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Expt 31

Synthesis of the Dye Sudan I

Addition of Benzenediazonium Ion to 2-Naphthol
from K. L. Williamson, Macroscale and Microscale Organic Experiments, 2nd Ed. 1994, Houghton Mifflin, Boston Revised 3/21/01
Many synthetic dyes, often called diazo dyes, are based on diazonium chemistry that has been used for over 100
years, and this experiment is an example of the synthesis of one such dye, 1-phenylazo-2-naphthol or more simply
Sudan I, 4. The reaction involves two steps, the first being the preparation of a solution of the diazonium salt,
benzenediazonium chloride, 2, from aniline, 1:
2 1
HCl, H
In the second step, the solution of 2 is added to 2-naphthol, 3, to produce the diazo dye, 4. The dye is analyzed by
visible light spectrophotometry.
m.p. = 131-132C
Prelaboratory Exercises:
Draw the Lewis structures for nitrite ion, nitrous acid, and a generalized (Ar- = aryl) diazonium ion.
Aniline, 1, is an anticipated carcinogen. Wear gloves when handling and handle only in a hood. Sodium
nitrite and 2-naphthol are toxic. Handle with care! Be careful not to allow the benzenediazonium chloride
solution to warm up or it will decompose, leading to undesirable side-products. The 30% KOH solution
used for the UV/Vis analysis is very caustic. Handle with care.
STEP 1: Preparation of Sodium 2-naphtholate solution - In a reaction tube, prepare a solution of 78 mg of
2-naphthol, 3, (m.p. 123C) in 0.5 mL of 3M NaOH. Set aside in an ice bath to cool until ready for use in
step 3.
STEP 2: Preparation of benzene diazonium chloride, 2:
In a hood, carry out an instant microscale distillation of aniline (b.p. = 184C). Refer to the Chem 35 or
36 Lab Guide, Appendix A3, section 2d for a description of this method. You only need about 0.5 to 1
mL of the impure aniline from the side shelf to do the distillation. Use a boiling chip. Discard the first two
or three cloudy pipet fractions from the instant microscale distillation as these contain mainly water. Then
collect the next 5 to 10 pipetfuls of condensed vapor in a clean reaction tube. The material to be used
should be clear and only slightly yellow, not cloudy. [Discard any undistilled aniline into the
Nonhalogenated Organics Waste container.]
In a reaction tube, weigh 50 mg of the freshly distilled aniline and add 0.25 mL of concentrated
(12M) HCl, and 0.5 mL distilled water. Warm and agitate this solution to dissolve the aniline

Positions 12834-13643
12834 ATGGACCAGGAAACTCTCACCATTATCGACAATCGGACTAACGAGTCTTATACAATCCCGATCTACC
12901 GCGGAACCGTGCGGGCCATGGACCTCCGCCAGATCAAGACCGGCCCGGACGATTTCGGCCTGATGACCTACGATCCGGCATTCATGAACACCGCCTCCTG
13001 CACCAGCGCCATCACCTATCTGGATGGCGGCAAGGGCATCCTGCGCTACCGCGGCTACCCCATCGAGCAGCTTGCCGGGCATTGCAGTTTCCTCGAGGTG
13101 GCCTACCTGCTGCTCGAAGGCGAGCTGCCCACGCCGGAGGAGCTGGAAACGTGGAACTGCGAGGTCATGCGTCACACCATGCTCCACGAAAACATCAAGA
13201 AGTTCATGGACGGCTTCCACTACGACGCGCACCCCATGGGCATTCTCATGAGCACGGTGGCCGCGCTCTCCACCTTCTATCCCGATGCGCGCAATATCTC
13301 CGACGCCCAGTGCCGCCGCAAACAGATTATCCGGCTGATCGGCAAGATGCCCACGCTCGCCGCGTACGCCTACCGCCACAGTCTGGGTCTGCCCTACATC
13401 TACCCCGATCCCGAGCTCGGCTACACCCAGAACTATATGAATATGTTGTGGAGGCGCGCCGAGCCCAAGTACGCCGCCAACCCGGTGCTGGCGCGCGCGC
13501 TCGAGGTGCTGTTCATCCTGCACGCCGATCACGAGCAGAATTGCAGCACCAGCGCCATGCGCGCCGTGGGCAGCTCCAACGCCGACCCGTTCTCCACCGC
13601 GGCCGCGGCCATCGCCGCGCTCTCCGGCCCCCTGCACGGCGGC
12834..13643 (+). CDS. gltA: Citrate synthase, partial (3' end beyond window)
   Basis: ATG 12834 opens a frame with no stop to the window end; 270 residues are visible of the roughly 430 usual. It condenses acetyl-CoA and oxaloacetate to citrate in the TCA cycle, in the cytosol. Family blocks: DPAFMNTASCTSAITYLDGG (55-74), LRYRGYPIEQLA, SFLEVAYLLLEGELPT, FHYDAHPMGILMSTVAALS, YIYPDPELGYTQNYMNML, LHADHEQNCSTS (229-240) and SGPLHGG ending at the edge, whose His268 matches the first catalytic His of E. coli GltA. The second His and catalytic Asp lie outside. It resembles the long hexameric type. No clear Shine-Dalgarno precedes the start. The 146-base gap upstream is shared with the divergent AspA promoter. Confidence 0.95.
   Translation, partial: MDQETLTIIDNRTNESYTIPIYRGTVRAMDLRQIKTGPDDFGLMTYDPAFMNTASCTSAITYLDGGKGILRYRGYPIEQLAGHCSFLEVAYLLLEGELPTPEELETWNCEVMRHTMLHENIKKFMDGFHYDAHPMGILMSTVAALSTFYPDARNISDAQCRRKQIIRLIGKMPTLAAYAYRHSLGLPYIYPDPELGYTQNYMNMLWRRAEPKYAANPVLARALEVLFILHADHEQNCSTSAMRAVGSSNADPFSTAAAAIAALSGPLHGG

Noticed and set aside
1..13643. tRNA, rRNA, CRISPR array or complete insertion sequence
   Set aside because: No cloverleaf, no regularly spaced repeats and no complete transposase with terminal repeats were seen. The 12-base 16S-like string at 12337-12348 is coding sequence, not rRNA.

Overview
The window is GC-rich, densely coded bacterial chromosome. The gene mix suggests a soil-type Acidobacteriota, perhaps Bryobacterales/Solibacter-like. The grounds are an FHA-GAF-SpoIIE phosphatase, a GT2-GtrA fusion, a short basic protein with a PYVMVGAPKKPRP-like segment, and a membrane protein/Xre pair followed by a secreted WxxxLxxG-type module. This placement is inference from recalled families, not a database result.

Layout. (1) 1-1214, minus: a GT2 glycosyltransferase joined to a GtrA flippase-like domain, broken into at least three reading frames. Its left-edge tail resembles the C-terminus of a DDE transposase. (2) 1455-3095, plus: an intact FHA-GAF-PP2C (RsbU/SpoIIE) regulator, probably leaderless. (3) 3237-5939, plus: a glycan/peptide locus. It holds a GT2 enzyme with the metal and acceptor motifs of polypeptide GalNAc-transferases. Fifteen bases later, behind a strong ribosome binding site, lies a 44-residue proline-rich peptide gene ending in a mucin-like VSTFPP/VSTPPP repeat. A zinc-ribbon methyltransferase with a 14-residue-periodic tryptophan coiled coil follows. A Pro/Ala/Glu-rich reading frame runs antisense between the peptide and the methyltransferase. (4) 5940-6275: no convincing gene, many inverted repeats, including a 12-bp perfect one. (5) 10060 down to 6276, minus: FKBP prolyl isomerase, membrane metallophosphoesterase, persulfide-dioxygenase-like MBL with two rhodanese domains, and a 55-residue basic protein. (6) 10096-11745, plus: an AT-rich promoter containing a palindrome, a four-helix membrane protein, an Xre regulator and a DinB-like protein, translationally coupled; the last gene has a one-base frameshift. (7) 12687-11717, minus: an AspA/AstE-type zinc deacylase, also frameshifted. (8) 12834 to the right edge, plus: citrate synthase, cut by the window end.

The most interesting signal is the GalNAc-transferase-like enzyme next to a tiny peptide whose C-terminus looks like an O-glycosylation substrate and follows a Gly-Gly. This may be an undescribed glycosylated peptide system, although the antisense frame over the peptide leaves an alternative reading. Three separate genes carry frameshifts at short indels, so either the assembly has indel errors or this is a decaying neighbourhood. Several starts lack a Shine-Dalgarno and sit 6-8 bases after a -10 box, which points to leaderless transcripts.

hydrochloride and then cool it in an ice bath to 0-5C. Prepare a solution of 40 mg of sodium
nitrite, NaNO
, in 0.5 mL water in another reaction tube. Add this sodium nitrite solution drop-
wise to the acidic aniline solution while maintaining the reaction at ice bath temperature. Agitate
the solution by vigorously "flicking" the reaction tube with your finger. Five min. after the
addition of the sodium nitrite solution is complete, test the reaction solution for excess nitrous
acid, HONO, by touching a small drop of it on the tip the spatula to a piece of KI/starch (starch
iodide) paper. If the test is positive (immediate purple color), add urea, a few crystals at a time
with cooling and agitation. Test with KI/starch paper again and continue adding urea a few
crystals at a time until the KI/starch test is negative.
STEP 3: Preparation of 4 by reaction of 2 with sodium 2-naphtholate:
Add a small piece of ice to the ice cold solution of sodium 2-naphtholate you prepared at the start of this
synthesis. Dropwise, add the benzene diazonium chloride solution from STEP 2 while keeping both
solutions at 0-5C. Agitate the reaction tube by stirring with the bent microspatula to insure complete
mixing. The reaction initially forms a blood red solid, but this changes to a reddish orange precipitate as
the pH becomes acidic with the addition of the hydrochloric acid/sodium nitrite solution. After complete
addition, the reaction mixture is left at ice bath temperature for 15 min. with occasional agitation.
Isolation and Purification:
Filter the bright red solid Sudan I on a Hirsch funnel, washing it from the reaction tube twice with one or two